My husband was the one who discovered the lump in my breast.


I didn’t think much of it. I was 28 years old, full of life and a new mother. At the time, I was still breastfeeding my two-year old daughter, so I assumed the lump was just a clogged milk duct. I went to the doctor to get it checked out and to my surprise, I was diagnosed with stage 3 breast cancer. How could this be, I thought. I, young and healthy, could have never imagined this would be my reality. My whole world was turned upside down. I was terrified and assumed I was going to die. What about my husband? My baby? I didn’t know anything about cancer except that going bald and becoming weak was the experience of some with the disease. I was scared of treatment and even more fearful that it would not work. I prayed, I cried and reached out for any support I could find. Thankfully, I was able to find a support group[i] [ii] that helped young women like myself with resources to pay for treatment and living expenses.


Many women who survived the life-threatening disease reached out to me and provided me with both emotional and spiritual support. I was so thrilled to have this kind of help, help I didn’t even know existed. These powerful women gave me the courage and the strength to fight for my life. I was 6 years into my marriage and had just had a baby; I was starting my life and was determined not to let cancer end it. I had resolved that cancer was not going to take away my joy and my love for life and it was not going to cripple me into believing that my life was over. In fact, it only empowered me to fight for my family and myself. So, fight I did. I knew that God was with me and I was going to fight until the bitter end.


I had my port placed, a device placed through the skin to connect to the vein so chemotherapy can be successfully infused. When the first round of chemo was injected I felt dizzy, tired and weak. I was given fluids and nausea medication beforehand and it made the process a lot easier. In fact, I didn’t really feel the more serious effects of the chemo until later that evening as I rested at home. I became very fatigued and nauseous as I tried to eat and drink. Yet, despite knowing the side effects that would eventually surface after treatment, I sat through each chemo session relaxed and calm, having prayed and mediated before each appointment. Eventually, I started to lose my hair and began to lose weight. I was able to manage my physical changes with wigs, scarves, and makeup. And though I treated myself as normally as possible and focused on fighting this horrible disease in order to reclaim my life, it was hard.


Particularly difficult were the ways in which the disease and chemotherapy affected my ability to mother my child. I was always tired and relied on the help of family to care for my daughter. My daughter is autistic, and though I tried my best to explain that mommy wasn’t feeling well, I’m not sure she understood. She’d often try to play or jump on me as I tried to rest and my husband would have to console her after she became upset that I could not play with her. Additionally, my mother suffers from dementia and would forget that I was undergoing chemotherapy. She’d often become frustrated with me and accuse me of being a bad mother because of the tantrums my daughter would throw as a result of my inability to play and engage with her in the ways I used to. As a result, despite my body telling me I needed rest, I would sometimes try to ‘push through’ and act ‘normal’ in order to maintain peace.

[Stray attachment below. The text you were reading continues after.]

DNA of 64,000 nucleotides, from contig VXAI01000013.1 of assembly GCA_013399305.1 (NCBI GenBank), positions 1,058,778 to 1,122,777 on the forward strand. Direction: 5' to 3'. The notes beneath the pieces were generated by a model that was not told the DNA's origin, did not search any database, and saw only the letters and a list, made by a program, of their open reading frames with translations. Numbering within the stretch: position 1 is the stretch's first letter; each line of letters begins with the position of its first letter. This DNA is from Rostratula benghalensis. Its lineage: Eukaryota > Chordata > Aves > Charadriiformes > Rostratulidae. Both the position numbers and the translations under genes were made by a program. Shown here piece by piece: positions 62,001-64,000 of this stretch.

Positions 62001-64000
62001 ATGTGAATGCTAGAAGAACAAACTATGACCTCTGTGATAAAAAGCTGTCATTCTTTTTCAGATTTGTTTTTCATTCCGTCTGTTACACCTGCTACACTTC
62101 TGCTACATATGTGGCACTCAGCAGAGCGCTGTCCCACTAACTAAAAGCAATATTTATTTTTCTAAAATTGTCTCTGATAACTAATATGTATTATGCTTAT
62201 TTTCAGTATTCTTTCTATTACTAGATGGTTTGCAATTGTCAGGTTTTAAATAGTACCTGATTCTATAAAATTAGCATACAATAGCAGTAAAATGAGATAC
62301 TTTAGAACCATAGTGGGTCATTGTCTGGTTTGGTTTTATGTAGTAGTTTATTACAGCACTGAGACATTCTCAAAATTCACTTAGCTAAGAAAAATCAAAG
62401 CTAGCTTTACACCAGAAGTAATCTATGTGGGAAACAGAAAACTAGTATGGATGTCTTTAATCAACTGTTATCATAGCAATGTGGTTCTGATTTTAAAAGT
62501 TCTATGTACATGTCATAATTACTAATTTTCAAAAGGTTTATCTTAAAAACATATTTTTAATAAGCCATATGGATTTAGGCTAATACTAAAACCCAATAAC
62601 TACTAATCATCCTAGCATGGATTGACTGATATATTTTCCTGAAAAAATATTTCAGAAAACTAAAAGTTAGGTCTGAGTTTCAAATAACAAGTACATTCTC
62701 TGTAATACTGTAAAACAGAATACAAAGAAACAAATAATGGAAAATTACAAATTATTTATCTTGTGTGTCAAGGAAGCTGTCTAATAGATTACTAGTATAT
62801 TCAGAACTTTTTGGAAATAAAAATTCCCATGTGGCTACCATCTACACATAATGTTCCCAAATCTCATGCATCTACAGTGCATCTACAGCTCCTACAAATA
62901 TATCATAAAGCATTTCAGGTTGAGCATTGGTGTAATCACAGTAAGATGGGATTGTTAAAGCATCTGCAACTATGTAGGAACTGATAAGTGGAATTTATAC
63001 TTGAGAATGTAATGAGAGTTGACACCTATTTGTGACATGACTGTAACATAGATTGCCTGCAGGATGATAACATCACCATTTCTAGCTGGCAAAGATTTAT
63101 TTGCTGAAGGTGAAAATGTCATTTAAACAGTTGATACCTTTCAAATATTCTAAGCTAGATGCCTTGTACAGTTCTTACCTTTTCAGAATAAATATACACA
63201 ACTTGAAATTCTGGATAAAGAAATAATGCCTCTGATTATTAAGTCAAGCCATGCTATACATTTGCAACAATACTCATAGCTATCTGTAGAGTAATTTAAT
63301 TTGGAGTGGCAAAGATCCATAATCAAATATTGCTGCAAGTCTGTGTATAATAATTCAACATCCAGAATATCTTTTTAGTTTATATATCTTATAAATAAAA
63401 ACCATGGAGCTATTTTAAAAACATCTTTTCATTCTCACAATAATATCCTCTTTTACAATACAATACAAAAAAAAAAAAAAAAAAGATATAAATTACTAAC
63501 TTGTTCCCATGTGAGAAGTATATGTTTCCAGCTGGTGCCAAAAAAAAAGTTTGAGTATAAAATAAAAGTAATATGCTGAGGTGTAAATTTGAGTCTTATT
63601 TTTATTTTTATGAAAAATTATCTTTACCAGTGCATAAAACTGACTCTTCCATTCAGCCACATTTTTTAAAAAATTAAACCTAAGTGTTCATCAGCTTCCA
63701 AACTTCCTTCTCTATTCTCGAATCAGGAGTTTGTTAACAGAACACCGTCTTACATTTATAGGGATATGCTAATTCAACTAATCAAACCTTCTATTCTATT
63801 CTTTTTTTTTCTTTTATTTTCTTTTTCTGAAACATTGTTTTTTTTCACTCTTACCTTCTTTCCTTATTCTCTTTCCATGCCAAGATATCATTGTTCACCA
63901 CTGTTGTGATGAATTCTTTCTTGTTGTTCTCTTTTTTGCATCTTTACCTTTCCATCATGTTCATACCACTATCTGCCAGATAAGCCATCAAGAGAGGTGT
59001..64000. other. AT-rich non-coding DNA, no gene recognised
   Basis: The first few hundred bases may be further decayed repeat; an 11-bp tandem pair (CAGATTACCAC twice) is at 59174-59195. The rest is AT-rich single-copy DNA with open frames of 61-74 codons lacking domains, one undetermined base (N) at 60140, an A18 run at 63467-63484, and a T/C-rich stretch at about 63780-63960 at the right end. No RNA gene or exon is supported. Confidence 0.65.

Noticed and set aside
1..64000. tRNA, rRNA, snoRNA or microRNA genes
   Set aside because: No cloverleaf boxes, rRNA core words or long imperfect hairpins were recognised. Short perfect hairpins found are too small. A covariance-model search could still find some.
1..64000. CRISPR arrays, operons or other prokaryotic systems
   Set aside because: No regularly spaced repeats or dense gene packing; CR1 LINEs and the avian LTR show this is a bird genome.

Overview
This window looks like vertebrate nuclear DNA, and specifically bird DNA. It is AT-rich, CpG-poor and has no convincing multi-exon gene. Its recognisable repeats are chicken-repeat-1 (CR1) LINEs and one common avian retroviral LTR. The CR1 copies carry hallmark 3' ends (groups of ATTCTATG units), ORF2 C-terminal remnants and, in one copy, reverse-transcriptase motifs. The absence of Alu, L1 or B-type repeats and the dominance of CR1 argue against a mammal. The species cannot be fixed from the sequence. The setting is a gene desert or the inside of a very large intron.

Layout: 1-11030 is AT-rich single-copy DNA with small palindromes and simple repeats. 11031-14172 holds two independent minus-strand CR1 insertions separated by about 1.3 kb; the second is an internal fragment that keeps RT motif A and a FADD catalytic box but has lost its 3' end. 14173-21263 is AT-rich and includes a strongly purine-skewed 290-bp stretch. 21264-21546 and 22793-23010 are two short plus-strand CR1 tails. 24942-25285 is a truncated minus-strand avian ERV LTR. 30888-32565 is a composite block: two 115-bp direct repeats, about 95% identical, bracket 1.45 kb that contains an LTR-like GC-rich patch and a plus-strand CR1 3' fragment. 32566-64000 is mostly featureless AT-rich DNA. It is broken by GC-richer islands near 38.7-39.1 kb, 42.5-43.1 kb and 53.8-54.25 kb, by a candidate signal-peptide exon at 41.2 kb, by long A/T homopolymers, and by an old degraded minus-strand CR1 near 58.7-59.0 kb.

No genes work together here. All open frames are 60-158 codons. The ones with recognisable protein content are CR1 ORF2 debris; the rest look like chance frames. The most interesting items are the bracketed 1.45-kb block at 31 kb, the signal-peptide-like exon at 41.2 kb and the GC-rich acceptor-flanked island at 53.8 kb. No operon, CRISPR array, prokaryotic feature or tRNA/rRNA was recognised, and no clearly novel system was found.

After completing chemotherapy I was scheduled to have a double mastectomy. As I prepared for surgery, I was told that the operation would need to be canceled because lab tests revealed that I was pregnant! I couldn’t believe it! My family and I were in shock. I had already accepted the possibility that there would be little to no chance of getting pregnant again because of the chemotherapy. Yet here I was, a 28-year-old pregnant cancer fighter. I waited for the 2nd trimester to have the mastectomy with breast reconstruction. And despite my fears, the baby did great! He was kicking and had a great heartbeat after the surgery. I was so thankful. Recovery was hard and painful. I was down for two to three weeks and was unable to pick up my daughter as a result of an incision into my armpit to remove lymph nodes. But I was blessed to know that my doctors didn’t find any cancer cells in my pathology report and came to the conclusion that I had made a complete response to treatment. I am so happy that I decided to fight! I gave myself the opportunity to live in spite of my initial diagnoses. I am preparing to give birth to my little miracle, while continuing to be the best mom, wife, and woman I can. Cancer didn’t break me down. Just the opposite. It reminded me of all the things worth fighting for; my family, my husband, my children, myself. It reminded me to never give up on myself.


Despite the bumps in the road, the unanticipated twists and turns, and the seemingly never-ending depths of the valley, you must always fight. Always.



Candy Williams is a devoted wife, mother and educator. She loves to inspire people and see them at their best. 

Instagram: @candywilliams1428